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Matthew 7:5

    Matthew 7:5 Translations

    King James Version (KJV)

    Thou hypocrite, first cast out the beam out of thine own eye; and then shalt thou see clearly to cast out the mote out of thy brother's eye.

    American King James Version (AKJV)

    You hypocrite, first cast out the beam out of your own eye; and then shall you see clearly to cast out the mote out of your brother's eye.

    American Standard Version (ASV)

    Thou hypocrite, cast out first the beam out of thine own eye; and then shalt thou see clearly to cast out the mote out of thy brother's eye.

    Basic English Translation (BBE)

    You false one, first take out the bit of wood from your eye, then will you see clearly to take out the grain of dust from your brother's eye.

    Webster's Revision

    Thou hypocrite, cast out first the beam out of thine own eye; and then shalt thou see clearly to cast out the mote out of thy brother's eye.

    World English Bible

    You hypocrite! First remove the beam out of your own eye, and then you can see clearly to remove the speck out of your brother's eye.

    English Revised Version (ERV)

    Thou hypocrite, cast out first the beam out of thine own eye; and then shalt thou see clearly to cast out the mote out of thy brother's eye.

    Definitions for Matthew 7:5

    Cast - Worn-out; old; cast-off.
    Mote - A small dry particle.

    Clarke's Commentary on Matthew 7:5

    Thou hypocrite - A hypocrite, who professes to be what he is not, (viz. a true Christian), is obliged, for the support of the character he has assumed, to imitate all the dispositions and actions of a Christian; consequently he must reprove sin, and endeavor to show an uncommon affection for the glory of God. Our Lord unmasks this vile pretender to saintship, and shows him that his hidden hypocrisy, covered with the garb of external sanctity, is more abominable in the sight of God than the openly professed and practised iniquity of the profligate.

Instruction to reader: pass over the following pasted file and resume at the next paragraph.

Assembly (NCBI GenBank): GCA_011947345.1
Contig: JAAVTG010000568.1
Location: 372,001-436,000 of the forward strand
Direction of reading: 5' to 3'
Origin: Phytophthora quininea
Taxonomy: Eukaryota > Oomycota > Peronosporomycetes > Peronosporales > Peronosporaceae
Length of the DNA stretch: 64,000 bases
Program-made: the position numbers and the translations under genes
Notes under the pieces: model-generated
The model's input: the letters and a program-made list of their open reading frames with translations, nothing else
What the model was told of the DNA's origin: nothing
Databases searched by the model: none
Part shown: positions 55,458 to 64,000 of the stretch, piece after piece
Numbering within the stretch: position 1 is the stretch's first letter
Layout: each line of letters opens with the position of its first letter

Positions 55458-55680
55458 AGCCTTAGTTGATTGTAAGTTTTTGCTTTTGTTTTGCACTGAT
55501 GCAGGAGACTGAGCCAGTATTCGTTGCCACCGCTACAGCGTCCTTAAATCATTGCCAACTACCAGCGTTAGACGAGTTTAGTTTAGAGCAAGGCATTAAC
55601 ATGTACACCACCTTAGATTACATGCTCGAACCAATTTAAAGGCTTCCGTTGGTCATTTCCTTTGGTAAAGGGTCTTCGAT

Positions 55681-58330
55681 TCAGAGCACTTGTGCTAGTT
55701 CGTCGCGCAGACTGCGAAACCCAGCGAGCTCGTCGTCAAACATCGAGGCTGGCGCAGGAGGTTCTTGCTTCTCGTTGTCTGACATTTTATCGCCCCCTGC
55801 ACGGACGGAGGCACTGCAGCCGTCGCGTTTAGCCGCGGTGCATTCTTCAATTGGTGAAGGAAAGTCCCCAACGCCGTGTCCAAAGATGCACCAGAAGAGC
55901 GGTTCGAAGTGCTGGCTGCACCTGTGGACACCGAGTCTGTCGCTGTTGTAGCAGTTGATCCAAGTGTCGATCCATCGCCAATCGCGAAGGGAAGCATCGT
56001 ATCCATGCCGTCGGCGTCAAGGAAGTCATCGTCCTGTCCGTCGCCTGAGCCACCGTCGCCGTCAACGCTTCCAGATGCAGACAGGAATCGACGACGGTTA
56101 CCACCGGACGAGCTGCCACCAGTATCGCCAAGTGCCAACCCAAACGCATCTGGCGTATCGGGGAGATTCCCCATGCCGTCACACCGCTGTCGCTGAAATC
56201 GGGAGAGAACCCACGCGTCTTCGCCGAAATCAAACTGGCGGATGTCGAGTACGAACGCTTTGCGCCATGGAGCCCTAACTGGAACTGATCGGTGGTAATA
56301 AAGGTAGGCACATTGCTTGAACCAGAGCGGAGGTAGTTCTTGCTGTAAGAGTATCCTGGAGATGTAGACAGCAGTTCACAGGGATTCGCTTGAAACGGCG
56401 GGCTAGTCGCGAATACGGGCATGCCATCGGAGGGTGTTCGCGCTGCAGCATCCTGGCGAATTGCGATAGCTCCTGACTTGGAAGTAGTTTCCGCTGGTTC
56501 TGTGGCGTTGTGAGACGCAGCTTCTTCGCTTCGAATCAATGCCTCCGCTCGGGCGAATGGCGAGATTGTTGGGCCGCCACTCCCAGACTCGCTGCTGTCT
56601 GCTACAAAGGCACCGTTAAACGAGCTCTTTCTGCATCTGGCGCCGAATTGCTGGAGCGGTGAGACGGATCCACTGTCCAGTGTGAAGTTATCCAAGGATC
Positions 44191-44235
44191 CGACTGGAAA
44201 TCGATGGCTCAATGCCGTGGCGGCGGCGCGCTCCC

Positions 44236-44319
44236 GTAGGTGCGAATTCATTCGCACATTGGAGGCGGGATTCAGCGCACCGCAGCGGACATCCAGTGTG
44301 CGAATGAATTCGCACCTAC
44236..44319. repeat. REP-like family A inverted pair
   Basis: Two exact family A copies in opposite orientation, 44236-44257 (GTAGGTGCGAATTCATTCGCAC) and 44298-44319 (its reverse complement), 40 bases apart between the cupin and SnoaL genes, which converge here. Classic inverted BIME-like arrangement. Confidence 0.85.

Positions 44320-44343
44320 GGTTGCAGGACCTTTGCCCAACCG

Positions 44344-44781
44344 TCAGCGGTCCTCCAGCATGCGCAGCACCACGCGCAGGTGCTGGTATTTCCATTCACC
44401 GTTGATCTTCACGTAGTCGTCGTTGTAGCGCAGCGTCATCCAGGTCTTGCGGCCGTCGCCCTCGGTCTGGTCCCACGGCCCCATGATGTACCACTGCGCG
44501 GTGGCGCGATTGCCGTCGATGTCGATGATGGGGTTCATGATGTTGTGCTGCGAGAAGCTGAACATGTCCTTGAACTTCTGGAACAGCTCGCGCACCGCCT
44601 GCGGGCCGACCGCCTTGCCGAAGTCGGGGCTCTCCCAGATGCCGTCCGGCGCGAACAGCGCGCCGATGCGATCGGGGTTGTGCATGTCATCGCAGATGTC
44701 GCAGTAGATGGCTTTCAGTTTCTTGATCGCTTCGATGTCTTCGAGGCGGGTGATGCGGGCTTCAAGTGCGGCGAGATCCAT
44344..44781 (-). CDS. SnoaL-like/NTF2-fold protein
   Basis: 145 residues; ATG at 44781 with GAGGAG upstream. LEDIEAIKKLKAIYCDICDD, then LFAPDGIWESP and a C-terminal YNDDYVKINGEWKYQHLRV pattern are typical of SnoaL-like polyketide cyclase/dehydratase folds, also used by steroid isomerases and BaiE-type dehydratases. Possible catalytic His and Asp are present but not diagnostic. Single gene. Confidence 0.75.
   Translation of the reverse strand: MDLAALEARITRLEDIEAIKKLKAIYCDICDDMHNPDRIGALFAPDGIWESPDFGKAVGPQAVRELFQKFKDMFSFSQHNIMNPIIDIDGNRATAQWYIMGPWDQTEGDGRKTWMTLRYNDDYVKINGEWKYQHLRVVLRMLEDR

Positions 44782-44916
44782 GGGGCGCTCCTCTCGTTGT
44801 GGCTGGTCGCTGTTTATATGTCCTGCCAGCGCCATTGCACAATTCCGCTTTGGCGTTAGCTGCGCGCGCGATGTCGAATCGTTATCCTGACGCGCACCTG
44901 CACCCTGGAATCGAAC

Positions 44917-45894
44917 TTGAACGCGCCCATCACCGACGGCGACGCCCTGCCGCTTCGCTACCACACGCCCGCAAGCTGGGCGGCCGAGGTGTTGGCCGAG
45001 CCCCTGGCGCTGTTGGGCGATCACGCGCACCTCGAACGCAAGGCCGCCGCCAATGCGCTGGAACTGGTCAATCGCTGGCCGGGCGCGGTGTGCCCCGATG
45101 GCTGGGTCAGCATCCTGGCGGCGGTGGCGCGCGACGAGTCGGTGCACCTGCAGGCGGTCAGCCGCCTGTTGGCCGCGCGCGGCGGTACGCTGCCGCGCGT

In after times, the Jews made a very bad use of this saying: "I wonder," said Rabbi Zarphon, "whether there be any in this age that will suffer reproof? If one say to another, Cast out the mote out of thine eye, he is immediately ready to answer, Cast out the beam that is in thine own eye."

    This proverbial mode of speech the Gloss interprets thus: "Cast out? קסים kisim, the mote, that is, the little sin, that is in thy hand: to which he answered, Cast out the great sin that is in thine. So they could not reprove, because all were sinners." See Lightfoot.

    Barnes' Notes on Matthew 7:5

    Thou hypocrite, first cast out ... - Christ directs us to the proper way of forming an opinion of ethers, and of reproving and correcting them. By first amending our own faults, or casting the beam out of our eye, we can "consistently" advance to correct the faults of others. There will then be no hypocrisy in our conduct. We shall also "see clearly" to do it. The beam, the thing that obscured our sight, will be removed, and we shall more clearly discern the "small" object that obscures the sight of our brother. The sentiment is, that the readiest way to judge of the imperfections of others is to be free from greater ones ourselves. This qualifies us for judging, makes us candid and consistent, and enables us to see things as they are, and to make proper allowances for frailty and imperfection.

    Wesley's Notes on Matthew 7:5

    7:5 Thou hypocrite - It is mere hypocrisy to pretend zeal for the amendment of others while we have none for our own. Then - When that which obstructed thy sight is removed.